A glass cube, with 25 mm long sides and 5 metallic-coated reflective faces (λ/20 surface quality), was mounted with one of its faces at the centre of the rotary flexure. This ensures that an external metrology instrument views a fixed position on the cube’s “master face” as the Diamond-NANGO is rotated. The cube’s orientation was aligned parallel to the rotation axis of the Diamond-NANGO using an autocollimator. In this arrangement, several metrology instruments can simultaneously view different faces of the reflective cube. This enables multiple, independent measurement of the pitch angle of rotation, whilst also monitoring parasitic yaw or roll rotations. The final implementation of the Diamond-NANGO is shown in Figure 5. The laser source for the angle encoder was initially attached directly to the top of the flexure block but was subsequently removed to improve temperature stability.

FIG. 5.

Photograph of the Diamond-NANGO, with its rotation axis pointing in the horizontal direction.

FIG. 5.

Photograph of the Diamond-NANGO, with its rotation axis pointing in the horizontal direction.

Close modal

To investigate the performance of the Diamond-NANGO, a series of tests were carried out in the DLS Optics and Metrology cleanroom lab.17 Environmental enclosures and robust opto-mechanics are used in the lab to achieve the exceptional temperature (<10 mK over several days) and vibrational stability necessary to perform nano-metrology. The Diamond-NANGO, oriented with its rotation axis pointing vertically, was positioned such that a SIOS SP200TR 3 beam-interferometer and two Moeller-Wedel Elcomat3000 autocollimators could simultaneously measure the rotation angle of a reflector cube mounted on the Diamond-NANGO. Apertures with a diameter of 4 mm were placed ∼200 mm from the reflector cube to define each autocollimator beam and reduce stray light entering the autocollimator. The autocollimators have an angular range of ∼10 000 μrad, thus covering the full operating range of the Diamond-NANGO but are limited to a resolution of >20 nrad. The 3-beam interferometer is theoretically capable of measuring with a resolution of <10 nrad but is sensitive to environmental drifts. The entire setup was placed inside an environmental enclosure to minimize temperature fluctuations, stray light, excessive air flows, and acoustic noise. A simplified schematic and a photograph of the experimental arrangement are shown in Figures 6 and 7, respectively.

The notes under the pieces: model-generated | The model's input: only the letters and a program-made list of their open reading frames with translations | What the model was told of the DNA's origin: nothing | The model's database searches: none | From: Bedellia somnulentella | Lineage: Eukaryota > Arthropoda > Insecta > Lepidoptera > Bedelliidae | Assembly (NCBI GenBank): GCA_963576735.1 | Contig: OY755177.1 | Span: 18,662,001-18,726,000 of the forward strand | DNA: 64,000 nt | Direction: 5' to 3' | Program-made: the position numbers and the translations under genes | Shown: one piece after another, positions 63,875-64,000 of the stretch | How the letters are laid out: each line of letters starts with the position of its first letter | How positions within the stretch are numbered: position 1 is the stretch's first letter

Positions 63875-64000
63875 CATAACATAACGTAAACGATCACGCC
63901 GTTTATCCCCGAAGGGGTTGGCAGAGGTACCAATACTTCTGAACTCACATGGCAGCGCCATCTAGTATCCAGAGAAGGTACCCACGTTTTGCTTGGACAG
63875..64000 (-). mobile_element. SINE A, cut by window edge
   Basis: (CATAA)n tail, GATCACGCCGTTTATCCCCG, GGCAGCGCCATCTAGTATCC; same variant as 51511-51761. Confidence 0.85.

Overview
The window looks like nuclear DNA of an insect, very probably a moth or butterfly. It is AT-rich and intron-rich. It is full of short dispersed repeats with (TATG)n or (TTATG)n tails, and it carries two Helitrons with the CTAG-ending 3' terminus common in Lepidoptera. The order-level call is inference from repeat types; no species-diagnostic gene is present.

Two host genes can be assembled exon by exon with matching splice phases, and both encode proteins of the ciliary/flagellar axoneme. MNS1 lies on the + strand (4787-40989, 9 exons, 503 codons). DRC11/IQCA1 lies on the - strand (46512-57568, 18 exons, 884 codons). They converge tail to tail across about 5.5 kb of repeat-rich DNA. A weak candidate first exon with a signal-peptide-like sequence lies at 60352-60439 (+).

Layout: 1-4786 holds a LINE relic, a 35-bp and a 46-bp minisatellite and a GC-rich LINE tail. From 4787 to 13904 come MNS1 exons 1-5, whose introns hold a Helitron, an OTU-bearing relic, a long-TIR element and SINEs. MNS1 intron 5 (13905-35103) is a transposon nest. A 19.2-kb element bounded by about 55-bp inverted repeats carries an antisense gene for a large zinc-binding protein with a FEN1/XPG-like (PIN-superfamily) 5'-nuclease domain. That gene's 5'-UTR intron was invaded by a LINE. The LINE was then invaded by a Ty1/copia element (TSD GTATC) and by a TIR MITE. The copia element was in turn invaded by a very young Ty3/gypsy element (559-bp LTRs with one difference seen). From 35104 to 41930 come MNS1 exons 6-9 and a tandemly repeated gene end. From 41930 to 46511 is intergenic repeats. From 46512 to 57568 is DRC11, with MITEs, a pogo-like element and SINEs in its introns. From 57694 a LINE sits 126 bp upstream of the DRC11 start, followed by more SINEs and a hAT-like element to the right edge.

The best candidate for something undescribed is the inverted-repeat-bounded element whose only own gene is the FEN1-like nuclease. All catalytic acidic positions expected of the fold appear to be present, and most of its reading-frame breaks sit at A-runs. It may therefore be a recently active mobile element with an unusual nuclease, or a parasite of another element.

FIG. 6.

Schematic diagram showing a plan (top) view of the experimental setup to simultaneously collect angle data from three independent metrology instruments and the Diamond-NANGO.

FIG. 6.

Schematic diagram showing a plan (top) view of the experimental setup to simultaneously collect angle data from three independent metrology instruments and the Diamond-NANGO.

Close modal